Scissor Sisters

House of Blues, June 15

Scissor Sisters are purveyors of disco. Jake Shears and Ana Matronic, the co-lead singers of this outfit, sing sexed-up disco songs over sexed-up disco beats. It would be a gimmick if the band weren’t so fucking great at it. This band makes great disco, suitable for this or any era, and this show demonstrated that they’re only getting better at lighting up that dance floor.

Taking the stage with funky readings of “Any Which Way” and “Keep Your Shoes” powered by drummer Randy Real—whose kick-drum accounted for 25 percent of the mix—the Sisters made it clear that no one would be sitting the evening out. (“We’re planning to bend each and every one of you over a barrel and give it to you all night,” purred Matronic.) Hits like “Comfortably Numb” and “Take Your Mama” brimmed with exhilaration, and even the songs from their underwhelming latest album Magic Hour—particularly the Bee Gees-like “Inevitable”—positively exploded onstage. It takes intense focus to simply drop it like it’s hot, but the Sisters make it look easy.

And they make it look good, too. The band has acquired some new tricks since last I saw them in 2005—choreography, costume changes, much-improved stage banter. Shears happily told the audience how he’d come out to his parents—in Las Vegas, when he was 17, just after the family saw EFX with Michael Crawford at the MGM Grand—and Matronic worked the room like an old pro, dropping Bette Midler-isms (“Oy, Vegas”) and R-rated wishes of goodwill. Just before the band encored with the New Order-styled “Only the Horses,” Matronic thanked Vegas for starting off the Scissor Sisters’ U.S. tour with a jump. “May your whores be disease-free,” she said, grinning. ★★★★☆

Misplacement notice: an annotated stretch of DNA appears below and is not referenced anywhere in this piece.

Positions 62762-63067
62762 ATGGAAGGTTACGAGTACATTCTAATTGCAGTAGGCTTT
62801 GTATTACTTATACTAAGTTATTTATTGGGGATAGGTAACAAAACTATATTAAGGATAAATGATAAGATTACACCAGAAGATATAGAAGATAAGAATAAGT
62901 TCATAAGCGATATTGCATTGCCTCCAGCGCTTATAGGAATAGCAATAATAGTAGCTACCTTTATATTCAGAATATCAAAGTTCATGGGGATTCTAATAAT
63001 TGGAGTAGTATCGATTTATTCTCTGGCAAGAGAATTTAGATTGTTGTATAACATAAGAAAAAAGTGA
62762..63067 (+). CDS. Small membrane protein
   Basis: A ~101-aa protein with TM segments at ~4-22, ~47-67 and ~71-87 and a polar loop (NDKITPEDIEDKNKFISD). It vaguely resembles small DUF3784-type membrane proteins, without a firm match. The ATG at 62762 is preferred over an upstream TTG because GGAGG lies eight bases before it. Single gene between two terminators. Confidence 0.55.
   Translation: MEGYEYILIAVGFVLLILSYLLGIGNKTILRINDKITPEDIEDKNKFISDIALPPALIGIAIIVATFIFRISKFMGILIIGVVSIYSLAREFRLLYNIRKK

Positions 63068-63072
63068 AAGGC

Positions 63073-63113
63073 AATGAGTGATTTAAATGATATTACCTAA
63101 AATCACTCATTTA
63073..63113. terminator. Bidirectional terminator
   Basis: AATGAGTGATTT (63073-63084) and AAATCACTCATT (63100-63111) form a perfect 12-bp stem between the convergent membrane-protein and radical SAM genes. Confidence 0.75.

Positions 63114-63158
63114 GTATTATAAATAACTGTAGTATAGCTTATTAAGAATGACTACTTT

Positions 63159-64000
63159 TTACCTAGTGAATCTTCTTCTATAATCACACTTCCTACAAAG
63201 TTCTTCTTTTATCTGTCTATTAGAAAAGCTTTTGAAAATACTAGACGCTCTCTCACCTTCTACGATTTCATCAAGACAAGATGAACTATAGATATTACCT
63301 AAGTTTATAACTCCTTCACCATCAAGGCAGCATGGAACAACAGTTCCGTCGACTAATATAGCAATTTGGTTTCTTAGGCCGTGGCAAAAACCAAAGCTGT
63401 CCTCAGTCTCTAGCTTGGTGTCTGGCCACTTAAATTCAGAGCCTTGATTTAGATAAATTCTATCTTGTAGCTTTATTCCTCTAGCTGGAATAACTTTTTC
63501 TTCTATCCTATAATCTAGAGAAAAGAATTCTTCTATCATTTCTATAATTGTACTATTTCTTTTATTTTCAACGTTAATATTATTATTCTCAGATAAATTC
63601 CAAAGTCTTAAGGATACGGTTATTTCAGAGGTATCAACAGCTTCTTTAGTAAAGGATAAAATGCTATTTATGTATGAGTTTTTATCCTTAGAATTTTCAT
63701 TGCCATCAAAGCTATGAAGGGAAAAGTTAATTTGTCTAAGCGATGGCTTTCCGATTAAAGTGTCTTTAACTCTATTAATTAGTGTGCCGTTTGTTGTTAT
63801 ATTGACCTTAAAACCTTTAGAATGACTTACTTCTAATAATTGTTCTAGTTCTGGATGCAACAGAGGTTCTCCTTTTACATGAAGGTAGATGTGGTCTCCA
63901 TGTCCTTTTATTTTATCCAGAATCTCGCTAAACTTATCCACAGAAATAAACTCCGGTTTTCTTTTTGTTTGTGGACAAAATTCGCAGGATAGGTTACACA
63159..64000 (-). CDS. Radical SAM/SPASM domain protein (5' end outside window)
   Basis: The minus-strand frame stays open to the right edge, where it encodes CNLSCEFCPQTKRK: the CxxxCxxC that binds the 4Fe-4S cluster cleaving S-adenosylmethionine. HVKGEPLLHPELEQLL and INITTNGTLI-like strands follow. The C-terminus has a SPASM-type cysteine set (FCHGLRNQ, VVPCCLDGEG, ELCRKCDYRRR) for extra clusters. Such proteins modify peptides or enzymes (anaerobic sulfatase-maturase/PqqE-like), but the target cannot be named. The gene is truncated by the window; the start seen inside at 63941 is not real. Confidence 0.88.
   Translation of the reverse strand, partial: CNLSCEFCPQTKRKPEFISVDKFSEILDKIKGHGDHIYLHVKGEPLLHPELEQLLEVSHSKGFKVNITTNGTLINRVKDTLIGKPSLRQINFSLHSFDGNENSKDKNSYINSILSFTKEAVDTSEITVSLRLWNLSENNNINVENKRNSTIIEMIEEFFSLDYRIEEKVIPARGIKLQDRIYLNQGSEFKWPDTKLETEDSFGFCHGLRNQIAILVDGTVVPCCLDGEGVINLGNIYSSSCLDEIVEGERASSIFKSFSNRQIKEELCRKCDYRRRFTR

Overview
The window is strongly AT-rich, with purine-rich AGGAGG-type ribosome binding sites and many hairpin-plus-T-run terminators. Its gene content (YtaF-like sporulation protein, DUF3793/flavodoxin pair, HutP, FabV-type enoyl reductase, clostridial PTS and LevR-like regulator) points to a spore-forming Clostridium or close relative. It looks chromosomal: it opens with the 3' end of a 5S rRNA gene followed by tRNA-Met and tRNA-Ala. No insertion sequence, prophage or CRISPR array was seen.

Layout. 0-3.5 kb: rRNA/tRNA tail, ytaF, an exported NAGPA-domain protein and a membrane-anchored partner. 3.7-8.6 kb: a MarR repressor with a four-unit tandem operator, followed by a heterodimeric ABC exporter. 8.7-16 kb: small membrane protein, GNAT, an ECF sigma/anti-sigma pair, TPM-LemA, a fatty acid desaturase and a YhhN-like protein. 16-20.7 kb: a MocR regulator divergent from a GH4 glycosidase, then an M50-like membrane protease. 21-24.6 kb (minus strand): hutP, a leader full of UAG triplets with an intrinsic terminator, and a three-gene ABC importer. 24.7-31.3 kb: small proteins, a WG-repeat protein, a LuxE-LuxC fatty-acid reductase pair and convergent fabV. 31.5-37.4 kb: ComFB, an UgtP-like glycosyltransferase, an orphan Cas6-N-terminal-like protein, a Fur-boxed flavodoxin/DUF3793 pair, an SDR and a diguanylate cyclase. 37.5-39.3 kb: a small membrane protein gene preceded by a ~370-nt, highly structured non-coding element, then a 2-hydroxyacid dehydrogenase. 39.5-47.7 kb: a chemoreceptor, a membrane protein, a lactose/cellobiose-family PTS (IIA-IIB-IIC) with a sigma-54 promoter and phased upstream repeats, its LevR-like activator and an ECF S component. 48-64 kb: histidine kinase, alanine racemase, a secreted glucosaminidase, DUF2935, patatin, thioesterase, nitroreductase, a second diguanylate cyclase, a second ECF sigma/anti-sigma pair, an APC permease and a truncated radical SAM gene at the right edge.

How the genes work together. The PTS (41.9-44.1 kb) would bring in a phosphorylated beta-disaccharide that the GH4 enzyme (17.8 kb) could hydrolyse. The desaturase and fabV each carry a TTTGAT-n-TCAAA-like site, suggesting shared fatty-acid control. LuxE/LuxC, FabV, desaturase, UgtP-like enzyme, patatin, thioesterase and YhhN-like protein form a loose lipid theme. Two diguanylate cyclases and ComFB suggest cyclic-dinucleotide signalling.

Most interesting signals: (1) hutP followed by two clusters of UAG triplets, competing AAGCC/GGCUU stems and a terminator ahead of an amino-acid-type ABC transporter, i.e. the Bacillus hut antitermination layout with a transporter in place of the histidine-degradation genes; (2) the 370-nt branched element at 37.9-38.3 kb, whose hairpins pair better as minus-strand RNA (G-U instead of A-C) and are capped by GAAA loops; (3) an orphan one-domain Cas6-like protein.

Suggested Next Read

This memoir of magic will mesmerize you


This memoir of magic will mesmerize you

By M. Scott Krause

Alex Stone’s Fooling Houdini is truly something special. A fan of magic since age 5 and an accomplished performer, Stone has written a deeply personal memoir of his love affair with magic that successfully juggles centuries of history, personal anecdotes and scientific concepts. It’s a joy for both magicians and fans, a meditation on how magic works and why. As audience members we delight in being tricked, but Fooling Houdini: Magicians, Mentalists, Math Geeks, and the Hidden Powers of the Mind (HarperCollins, $27) is a satisfying treat.